SEPTEMBER 17, 2012
BY MICHAEL MARTINEZ THE DETROIT NEWS
Metro Detroit home sales increased for the 13th time in the past 14 months in August, showing that the region’s housing recovery remains strong, according to a report released Monday.
The four-county region experienced an 11 percent rise in sales last month compared with a year ago, according to Farmington Hills-based Realcomp II Ltd., the second straight double-digit gain. The median price rose 8.8 percent to $87,000 in August from a year ago.
In addition, homes are selling 14 days faster than this time in 2011. And the inventory of houses and condominiums listed for sale in Metro Detroit has hit its second lowest monthly number since 2009, according to Realcomp.
The higher-price, faster-sale theme has been consistent in the area for more than a year, said analyst Darralyn Bowers of Southfield-based Bowers & Association, who added that it is an encouraging sign for the region.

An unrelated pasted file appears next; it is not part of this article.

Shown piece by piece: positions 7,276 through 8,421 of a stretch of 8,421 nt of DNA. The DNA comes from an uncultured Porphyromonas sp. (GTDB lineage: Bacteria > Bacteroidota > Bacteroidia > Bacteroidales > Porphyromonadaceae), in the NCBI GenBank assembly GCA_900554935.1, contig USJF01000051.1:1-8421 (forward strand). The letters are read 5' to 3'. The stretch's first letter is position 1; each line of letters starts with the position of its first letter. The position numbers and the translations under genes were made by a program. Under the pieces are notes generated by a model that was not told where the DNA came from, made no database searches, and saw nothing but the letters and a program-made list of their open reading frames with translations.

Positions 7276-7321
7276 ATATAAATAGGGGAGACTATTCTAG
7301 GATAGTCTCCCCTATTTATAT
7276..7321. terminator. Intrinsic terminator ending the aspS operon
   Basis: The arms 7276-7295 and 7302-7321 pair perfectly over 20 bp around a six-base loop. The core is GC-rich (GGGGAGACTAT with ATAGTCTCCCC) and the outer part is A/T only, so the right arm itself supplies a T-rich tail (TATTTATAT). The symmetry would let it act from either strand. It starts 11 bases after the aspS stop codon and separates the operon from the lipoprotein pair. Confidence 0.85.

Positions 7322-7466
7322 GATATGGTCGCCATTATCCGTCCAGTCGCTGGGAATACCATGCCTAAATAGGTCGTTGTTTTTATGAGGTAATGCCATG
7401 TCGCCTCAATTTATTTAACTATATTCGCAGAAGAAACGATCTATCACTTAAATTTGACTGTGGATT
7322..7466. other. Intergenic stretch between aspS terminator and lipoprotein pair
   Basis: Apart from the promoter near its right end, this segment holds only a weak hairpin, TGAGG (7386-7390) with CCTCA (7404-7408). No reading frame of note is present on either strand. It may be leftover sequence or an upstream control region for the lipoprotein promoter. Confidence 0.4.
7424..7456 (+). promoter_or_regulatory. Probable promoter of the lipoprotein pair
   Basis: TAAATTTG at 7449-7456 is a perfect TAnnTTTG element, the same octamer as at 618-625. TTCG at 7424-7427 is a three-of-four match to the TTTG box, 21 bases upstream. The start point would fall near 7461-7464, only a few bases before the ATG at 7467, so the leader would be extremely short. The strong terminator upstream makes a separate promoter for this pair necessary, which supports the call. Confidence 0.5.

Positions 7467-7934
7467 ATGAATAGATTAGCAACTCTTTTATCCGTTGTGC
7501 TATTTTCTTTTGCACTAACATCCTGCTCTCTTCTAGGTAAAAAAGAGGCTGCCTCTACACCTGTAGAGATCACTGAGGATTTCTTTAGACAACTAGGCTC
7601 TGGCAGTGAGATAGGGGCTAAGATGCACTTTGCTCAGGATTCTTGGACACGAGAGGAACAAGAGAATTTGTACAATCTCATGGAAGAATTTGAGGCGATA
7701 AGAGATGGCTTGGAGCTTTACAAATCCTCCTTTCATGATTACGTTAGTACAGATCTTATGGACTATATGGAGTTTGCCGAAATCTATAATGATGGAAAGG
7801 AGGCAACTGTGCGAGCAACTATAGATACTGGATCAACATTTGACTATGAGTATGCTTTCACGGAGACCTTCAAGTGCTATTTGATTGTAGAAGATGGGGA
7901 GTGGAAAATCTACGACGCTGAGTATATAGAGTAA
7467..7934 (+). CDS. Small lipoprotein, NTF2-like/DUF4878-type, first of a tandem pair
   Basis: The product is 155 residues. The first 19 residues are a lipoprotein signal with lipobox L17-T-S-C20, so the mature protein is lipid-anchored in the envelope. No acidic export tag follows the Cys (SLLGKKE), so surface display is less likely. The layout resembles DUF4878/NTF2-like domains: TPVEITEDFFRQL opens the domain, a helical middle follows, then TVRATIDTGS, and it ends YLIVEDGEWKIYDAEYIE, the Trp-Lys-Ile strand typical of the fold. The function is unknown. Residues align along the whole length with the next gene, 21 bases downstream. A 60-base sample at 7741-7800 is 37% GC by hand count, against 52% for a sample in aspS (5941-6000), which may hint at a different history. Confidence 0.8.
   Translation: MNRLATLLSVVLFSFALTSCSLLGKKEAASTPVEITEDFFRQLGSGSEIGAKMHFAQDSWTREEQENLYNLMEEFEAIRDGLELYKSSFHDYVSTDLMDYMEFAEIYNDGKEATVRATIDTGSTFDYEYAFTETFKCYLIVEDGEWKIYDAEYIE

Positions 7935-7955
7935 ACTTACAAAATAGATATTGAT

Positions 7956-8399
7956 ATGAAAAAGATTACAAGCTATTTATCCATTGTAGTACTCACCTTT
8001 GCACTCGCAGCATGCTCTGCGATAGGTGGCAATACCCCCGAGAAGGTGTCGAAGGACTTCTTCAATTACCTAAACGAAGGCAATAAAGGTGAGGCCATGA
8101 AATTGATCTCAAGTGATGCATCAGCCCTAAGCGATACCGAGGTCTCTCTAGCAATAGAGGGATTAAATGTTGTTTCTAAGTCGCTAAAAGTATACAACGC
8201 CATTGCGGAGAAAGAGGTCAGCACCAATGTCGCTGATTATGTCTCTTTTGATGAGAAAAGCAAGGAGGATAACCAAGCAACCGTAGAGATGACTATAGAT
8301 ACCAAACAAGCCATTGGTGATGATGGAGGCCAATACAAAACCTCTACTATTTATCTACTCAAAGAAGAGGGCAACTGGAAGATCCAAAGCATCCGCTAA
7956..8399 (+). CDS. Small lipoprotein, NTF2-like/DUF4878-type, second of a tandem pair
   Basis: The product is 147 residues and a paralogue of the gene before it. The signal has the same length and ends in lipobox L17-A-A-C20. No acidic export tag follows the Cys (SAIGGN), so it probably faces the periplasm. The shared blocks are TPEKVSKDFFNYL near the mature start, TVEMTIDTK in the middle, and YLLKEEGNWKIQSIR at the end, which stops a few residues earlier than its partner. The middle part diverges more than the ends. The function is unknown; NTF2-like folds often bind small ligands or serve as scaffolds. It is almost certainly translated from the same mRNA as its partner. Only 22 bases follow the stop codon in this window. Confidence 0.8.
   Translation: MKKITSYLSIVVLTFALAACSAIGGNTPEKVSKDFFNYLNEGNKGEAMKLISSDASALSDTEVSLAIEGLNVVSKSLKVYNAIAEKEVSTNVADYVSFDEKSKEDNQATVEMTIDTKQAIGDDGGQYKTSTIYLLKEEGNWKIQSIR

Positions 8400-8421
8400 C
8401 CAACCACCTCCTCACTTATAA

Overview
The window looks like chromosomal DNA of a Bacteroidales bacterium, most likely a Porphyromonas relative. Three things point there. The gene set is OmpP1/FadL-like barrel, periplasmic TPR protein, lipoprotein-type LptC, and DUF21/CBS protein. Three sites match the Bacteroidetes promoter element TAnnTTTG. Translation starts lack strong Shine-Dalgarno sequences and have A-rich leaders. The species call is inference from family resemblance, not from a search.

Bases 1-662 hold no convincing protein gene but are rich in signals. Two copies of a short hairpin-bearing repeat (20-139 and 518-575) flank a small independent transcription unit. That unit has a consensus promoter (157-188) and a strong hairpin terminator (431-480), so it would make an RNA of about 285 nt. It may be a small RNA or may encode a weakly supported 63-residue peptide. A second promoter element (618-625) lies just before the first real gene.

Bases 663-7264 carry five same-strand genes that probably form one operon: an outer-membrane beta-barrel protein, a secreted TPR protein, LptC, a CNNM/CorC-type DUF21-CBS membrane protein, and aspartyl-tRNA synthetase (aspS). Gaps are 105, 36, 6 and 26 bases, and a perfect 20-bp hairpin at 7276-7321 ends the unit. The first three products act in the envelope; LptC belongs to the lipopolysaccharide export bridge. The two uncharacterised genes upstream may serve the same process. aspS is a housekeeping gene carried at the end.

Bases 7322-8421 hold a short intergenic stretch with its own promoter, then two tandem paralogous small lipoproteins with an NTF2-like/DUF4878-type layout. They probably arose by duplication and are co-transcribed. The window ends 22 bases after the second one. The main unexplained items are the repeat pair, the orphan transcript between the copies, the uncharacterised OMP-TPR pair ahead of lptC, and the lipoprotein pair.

“I think it’s all positive,” she said. “We’re finally seeing a trend we can rely on. We’re seeing buyers entering the marketplace who have previously deferred based on confidence.”
Livingston County is the region’s sales hotspot, experiencing a 19.2 percent jump in residential and condominium sales and a 20.5 percent rise in price, according to multiple listing service Realcomp.Sales in the Detroit area, which includes the city, Hamtramck, Harper Woods and Highland Park, soared 15.4 percent to 570 in August from 494 a year ago, with the median price increasing 7.5 percent to $10,500.
Bowers said the growth in the Detroit-Hamtramck-Highland Park area is a long time coming because the area struggled even when the housing recovery started.
“That’s amazing,” she said. “We’re seeing a lot of retail properties going on in Detroit. At one time, foreclosures dominated but retail properties are going on the market and being sold quickly.”
Metro Detroit foreclosure sales rose by 9.2 percent, but not as much as nonforeclosure sales, which jumped 12 percent from this time a year ago.
Inventory remains low, as the number of listings on the market declined 17.3 percent to 18,866. Nearly 12 percent of that inventory came from foreclosures, while 21.3 were from short sales, the report said.
Bowers said no more inventory is needed.
“The fact that it’s diminishing is a good stat,” she said. “What we had was oversupply, and it depressed the market. As inventory is decreasing, the market is stabilizing.”